One of the biggest contributors to real estate inventory has always been the changing housing needs of the aging population. As parents and grandparents sold their homes to downsize in retirement or passed away, their homes were added to the inventory. However, today’s baby boomers and their parents live longer. Longer life means a longer stay in their homes.

But there’s more to it than that. Another growing trend is the choice to “age in place.” This term was coined to describe the decision for those in their late 40s and early 50s to look at how they can adapt their homes for a number of eventualities including:

  • Making room for their aging parents by investing in in-law suites in their homes
  • Adapting their homes to meet the changing needs of potential mobility and health issues

These decisions are keeping older people in their homes, and younger people out of the housing market as there are fewer homes available.

Real Estate Investors

More people are deciding to invest in real estate as they try to benefit from a shortage of rental properties in the city. Condos are being bought up to provide rental homes for GTA tenants desperate to find a home.

According to Statistics Canada, 37.9 per cent of Toronto condos are not owner-occupied. More people are viewing condos as an investment property which is a problem according to Andy Yan, the director of the City Program at Simon Fraser University in Vancouver. This is because the purpose of condos has changed. As well, Toronto has failed to create purpose-built rental housing over several decades which has led to a shortage of rental inventory.

The lack of purpose-built rentals has forced Torontonians to seek secondary housing market rentals, hence the boost in condo purchases by new investors. This in hand with limited inventory, to begin with, will continue to inflate condo prices. Further proof this is the case, a report showed condo rents rose by 30 per cent between 2006 and 2018.

A Few More Issues for GTA Real Estate

Other potential contributors to price growth in GTA area housing markets include:

  • Money laundering from foreign and domestic buyers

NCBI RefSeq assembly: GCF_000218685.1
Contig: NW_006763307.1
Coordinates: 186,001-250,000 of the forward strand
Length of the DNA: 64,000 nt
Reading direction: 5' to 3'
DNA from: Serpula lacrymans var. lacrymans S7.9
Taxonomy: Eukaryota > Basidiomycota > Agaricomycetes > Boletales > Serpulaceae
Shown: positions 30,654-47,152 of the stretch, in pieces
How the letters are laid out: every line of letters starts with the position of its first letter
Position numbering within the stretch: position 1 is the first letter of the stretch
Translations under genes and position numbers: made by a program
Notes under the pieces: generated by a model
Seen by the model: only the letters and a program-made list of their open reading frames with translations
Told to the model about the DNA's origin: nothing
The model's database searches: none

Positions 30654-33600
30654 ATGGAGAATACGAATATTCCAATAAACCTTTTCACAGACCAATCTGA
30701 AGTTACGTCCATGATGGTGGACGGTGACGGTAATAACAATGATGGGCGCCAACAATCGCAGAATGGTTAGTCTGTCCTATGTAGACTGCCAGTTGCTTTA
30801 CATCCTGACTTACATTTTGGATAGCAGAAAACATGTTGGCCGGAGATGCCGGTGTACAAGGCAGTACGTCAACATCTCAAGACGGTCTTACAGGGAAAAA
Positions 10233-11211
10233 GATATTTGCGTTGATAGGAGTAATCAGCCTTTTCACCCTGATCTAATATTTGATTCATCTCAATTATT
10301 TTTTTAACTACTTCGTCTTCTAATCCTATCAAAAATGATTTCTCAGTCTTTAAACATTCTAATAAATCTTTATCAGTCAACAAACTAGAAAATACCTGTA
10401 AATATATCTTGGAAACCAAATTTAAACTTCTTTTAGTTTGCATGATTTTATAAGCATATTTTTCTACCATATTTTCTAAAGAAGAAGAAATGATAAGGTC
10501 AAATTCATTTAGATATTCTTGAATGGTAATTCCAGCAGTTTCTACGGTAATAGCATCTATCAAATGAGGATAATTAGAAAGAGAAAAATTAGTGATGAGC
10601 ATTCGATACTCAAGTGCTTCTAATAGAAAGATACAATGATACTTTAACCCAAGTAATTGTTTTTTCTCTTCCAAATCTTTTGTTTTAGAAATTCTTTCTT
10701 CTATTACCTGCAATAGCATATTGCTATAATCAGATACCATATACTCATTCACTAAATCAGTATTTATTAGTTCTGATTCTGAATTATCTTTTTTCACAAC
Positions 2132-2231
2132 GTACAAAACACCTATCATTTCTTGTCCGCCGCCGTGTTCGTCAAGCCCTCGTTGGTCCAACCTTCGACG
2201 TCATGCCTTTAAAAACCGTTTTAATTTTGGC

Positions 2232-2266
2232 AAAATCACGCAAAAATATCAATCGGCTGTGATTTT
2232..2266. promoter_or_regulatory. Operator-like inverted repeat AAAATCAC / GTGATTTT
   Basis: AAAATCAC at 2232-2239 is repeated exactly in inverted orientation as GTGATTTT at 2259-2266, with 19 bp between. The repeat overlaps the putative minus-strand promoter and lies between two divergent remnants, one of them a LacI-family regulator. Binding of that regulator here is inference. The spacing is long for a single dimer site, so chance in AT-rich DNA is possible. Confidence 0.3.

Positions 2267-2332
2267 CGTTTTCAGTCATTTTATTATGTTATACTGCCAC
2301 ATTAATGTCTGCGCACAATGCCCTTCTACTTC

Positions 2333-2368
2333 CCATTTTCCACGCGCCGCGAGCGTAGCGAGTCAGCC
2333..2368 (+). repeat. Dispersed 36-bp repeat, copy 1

• More businesses being attracted to Toronto’s thriving economy and talent pool
  • Control of inventory by housing developers limiting the number of new homes and types of homes available
  • A focus on building more small bachelor and one-bedroom units over family-sized condos

So, there you have it. Toronto housing price growth will continue as long as:

  • Interest rates remain low
  • More businesses move to the city to provide more jobs
  • More boomers and zoomers age in place
  • More amateur investors continue to buy up condos AND (drum roll please…)
  • All of these factors combine to keep inventory numbers low, low, low

“Some of Canada’s housing markets are facing serious challenges,” says Christopher Alexander, Executive Vice President and Regional Director, RE/MAX of Ontario-Atlantic Canada. “We won’t see significant change unless inventory levels are addressed in hot markets like Toronto, and in many of Canada’s urban centres. We need to continue to push for housing affordability, as well as an increase in housing supply for buyers and renters, but we have yet to see a comprehensive national housing strategy to help facilitate this shift.”

If you would like more information on Toronto real estate, reach out to a RE/MAX agent today.

The post Why Is Toronto Real Estate So Expensive? appeared first on Guide Your Home.



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RE/MAX Canada

Why Is Toronto Real Estate So Expensive?

The Toronto real estate market has become one of the most exciting markets to watch, if you’re into that sort of thing. Although Toronto real estate saw a sharp spike in 2016/2017 which had buyers shouting “foul” because they were getting priced out of the market, Toronto continues to keep rebounding and not really seeing the bubble burst.

While 2018 saw dips and a slowdown in purchases in the early months, spring saw a return to the natural rhythm of the real estate market and now Toronto is being called one of the most overvalued cities in the world. So why is Toronto real estate so expensive? There are many things contributing to the city’s high housing prices.